Israel alone can't be blamed for row with Turkey
Erdogan has not missed an opportunity to direct harsh criticism at Israel since Operation Cast Lead.
Foreign Minister Avigdor Lieberman demonstrated yet again Monday his policy of "aggressive response" to the slander against Israel in foreign media. Lieberman wanted to embark on serious diplomatic sanctions against Turkey in response to the airing of an episode of a Turkish television series in which Mossad agents were portrayed as evil murderers. Prime Minister Benjamin Netanyahu decided that it would be sufficient to reprimand the Turkish ambassador to Israel.
Lieberman and his deputy, Danny Ayalon, decided to maximize the blow: The ambassador was invited to the deputy minister's office in the Knesset, and with him came the cameras of Channels 2 and 10. Ayalon explained to the cameras what the director wanted to show: The ambassador, smiling uncomfortably, was seated in a low sofa, and facing him, in higher chairs, were three somber Israelis and "only a single flag." This is how Lieberman's instructions are carried out on how to protect national honor.
Like Lieberman, Netanyahu believes that Israel must respond strongly to anti-Semitic and anti-Israeli propaganda abroad. But it is doubtful whether the prime minister expected the staged humiliation of the Turkish ambassador to open the evening newscasts. Lieberman has shown that even if he is not a welcome guest abroad, he is capable of establishing facts in foreign policy.
The whole affair can be viewed in three circles. In the internal Israeli circle, Lieberman trying to show that he is protecting national honor and Defense Minister Ehud Barak, who is due in Ankara on Sunday in an attempt to salvage the relations, is a groveling wimp before the bad Turks. Lieberman is angry with Barak for preventing the Ariel University Center from being accredited as a university, and Monday announced that Yisrael Beiteinu will vote against all bills put forth by Labor.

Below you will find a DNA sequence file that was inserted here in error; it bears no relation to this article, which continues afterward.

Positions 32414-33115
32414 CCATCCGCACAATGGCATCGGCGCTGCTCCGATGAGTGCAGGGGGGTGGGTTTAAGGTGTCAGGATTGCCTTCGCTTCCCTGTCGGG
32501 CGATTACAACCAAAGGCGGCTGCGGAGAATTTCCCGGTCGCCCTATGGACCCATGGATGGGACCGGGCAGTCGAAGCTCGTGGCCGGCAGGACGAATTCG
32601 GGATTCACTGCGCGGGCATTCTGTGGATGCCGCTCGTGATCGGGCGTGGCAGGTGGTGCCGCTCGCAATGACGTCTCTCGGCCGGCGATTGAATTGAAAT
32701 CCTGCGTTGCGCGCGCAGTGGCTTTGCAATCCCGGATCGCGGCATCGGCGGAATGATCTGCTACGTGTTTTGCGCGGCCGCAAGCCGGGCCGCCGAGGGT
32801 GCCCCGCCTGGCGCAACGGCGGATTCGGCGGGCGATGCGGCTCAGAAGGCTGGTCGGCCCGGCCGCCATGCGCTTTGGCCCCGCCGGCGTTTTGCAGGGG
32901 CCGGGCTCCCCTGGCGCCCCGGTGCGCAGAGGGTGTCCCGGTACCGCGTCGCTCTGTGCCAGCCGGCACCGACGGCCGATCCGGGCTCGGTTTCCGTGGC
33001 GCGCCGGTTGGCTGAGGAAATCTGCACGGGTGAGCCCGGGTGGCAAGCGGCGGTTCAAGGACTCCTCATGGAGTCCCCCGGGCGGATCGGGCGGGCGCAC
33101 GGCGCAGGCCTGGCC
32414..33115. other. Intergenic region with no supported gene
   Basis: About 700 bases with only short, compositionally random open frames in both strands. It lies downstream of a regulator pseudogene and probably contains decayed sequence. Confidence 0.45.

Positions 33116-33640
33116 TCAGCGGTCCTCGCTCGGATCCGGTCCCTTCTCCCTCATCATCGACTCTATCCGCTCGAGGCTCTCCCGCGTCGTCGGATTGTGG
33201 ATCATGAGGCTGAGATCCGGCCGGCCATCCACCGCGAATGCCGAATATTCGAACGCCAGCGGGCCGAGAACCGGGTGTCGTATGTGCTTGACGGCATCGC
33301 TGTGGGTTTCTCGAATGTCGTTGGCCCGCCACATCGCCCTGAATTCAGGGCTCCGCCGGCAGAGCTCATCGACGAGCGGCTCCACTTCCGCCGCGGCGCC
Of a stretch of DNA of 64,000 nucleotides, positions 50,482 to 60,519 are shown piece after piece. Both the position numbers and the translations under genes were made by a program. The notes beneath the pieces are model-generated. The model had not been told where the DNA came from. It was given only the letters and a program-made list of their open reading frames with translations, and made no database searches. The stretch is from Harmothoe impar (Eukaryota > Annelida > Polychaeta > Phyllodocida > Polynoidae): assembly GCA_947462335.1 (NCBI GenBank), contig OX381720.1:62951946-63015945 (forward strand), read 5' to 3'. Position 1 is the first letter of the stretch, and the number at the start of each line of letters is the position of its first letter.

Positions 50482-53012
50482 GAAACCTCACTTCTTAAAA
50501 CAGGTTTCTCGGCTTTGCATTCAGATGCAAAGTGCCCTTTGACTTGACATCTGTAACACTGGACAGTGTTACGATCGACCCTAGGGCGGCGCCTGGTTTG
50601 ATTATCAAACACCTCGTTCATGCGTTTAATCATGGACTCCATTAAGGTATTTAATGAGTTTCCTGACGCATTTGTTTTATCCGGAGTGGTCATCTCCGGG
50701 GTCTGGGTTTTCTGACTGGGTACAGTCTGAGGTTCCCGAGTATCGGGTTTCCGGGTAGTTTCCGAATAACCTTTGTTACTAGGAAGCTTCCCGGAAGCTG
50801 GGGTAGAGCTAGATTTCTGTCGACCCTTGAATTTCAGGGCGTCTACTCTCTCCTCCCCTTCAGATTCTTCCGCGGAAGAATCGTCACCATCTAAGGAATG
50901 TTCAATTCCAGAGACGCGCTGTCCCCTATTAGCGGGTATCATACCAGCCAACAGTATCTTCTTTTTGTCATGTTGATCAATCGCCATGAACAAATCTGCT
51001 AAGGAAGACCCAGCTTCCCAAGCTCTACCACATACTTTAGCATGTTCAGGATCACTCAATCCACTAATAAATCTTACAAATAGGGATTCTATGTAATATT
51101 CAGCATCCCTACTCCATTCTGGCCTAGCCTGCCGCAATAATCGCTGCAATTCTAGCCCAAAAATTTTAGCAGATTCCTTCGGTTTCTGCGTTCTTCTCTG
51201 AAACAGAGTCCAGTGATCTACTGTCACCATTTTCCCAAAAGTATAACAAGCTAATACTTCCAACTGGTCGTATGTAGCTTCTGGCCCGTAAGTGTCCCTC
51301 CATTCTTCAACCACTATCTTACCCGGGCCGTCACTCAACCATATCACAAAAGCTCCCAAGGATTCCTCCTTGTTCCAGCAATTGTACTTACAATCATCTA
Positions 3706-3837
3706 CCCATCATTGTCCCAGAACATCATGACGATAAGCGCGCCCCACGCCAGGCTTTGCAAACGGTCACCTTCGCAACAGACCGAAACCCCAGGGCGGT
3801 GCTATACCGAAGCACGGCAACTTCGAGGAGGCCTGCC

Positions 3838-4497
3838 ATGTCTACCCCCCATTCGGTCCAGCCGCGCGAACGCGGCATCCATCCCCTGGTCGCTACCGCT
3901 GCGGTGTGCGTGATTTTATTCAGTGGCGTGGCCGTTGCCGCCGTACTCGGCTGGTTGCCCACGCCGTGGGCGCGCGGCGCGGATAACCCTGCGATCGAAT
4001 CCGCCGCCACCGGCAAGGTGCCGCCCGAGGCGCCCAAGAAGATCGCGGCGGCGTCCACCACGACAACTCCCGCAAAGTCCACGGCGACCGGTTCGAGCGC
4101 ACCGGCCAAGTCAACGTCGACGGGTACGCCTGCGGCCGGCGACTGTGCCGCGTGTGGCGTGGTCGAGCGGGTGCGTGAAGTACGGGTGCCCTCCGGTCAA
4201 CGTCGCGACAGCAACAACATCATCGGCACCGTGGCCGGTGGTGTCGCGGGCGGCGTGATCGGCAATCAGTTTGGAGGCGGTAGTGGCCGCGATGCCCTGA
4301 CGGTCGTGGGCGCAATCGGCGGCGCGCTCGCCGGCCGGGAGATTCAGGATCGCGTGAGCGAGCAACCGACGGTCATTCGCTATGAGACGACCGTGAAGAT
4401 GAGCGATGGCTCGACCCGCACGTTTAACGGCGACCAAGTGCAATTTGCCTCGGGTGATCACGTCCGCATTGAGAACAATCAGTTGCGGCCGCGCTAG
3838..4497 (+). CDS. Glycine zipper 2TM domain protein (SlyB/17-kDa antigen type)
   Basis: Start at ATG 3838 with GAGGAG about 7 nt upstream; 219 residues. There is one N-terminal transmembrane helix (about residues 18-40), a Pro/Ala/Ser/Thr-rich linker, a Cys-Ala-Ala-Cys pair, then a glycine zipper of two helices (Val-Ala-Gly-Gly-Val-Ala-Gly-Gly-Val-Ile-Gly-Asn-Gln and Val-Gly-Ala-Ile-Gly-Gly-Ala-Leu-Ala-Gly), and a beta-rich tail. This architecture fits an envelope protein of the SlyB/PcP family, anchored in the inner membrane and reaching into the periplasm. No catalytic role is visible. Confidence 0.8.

In the foreign affairs circle, Israel is not solely responsible for ruining relations with Turkey. Turkish Prime Minister Recep Tayyip Erdogan has not missed an opportunity to harshly direct criticism at Israel since Operation Cast Lead. On Monday Erdogan roared once more, while Lebanon's prime minister Sa'ad Hariri stood at his side, blaming Israel of excessive and disproportionate use of force, stealing water, and called on the world to deal with the Dimona reactor like Iran's nuclear program.
Erdogan's relations with Israel are complex: He is strongly opposed to its military actions in the territories, but had good ties with Ariel Sharon during the disengagement, and before Cast Lead, also with Ehud Olmert. He is boycotting Netanyahu.
In the third circle, the strategic one, Turkey is near the top of the list of the failures of U.S. President Barak Obama. Obama's reconciliation with the Muslim world began in Istanbul, but the Turks did not respond to him and opted to turn "eastward," according to Netanyahu, toward Tehran and Damascus.
The previous Democratic administration, that of Bill Clinton, managed to link Turkey and Israel in a strategic alliance that served U.S. interests in the region. The downward spiral began under George W. Bush, but in the first year of the Obama administration everything fell apart. The Americans need to ask themselves how this happened and whether Turkey is lost. This is a subject for discussion for National Security Adviser Jim Jones, who is due Tuesday in Israel as part of his visit to the region.
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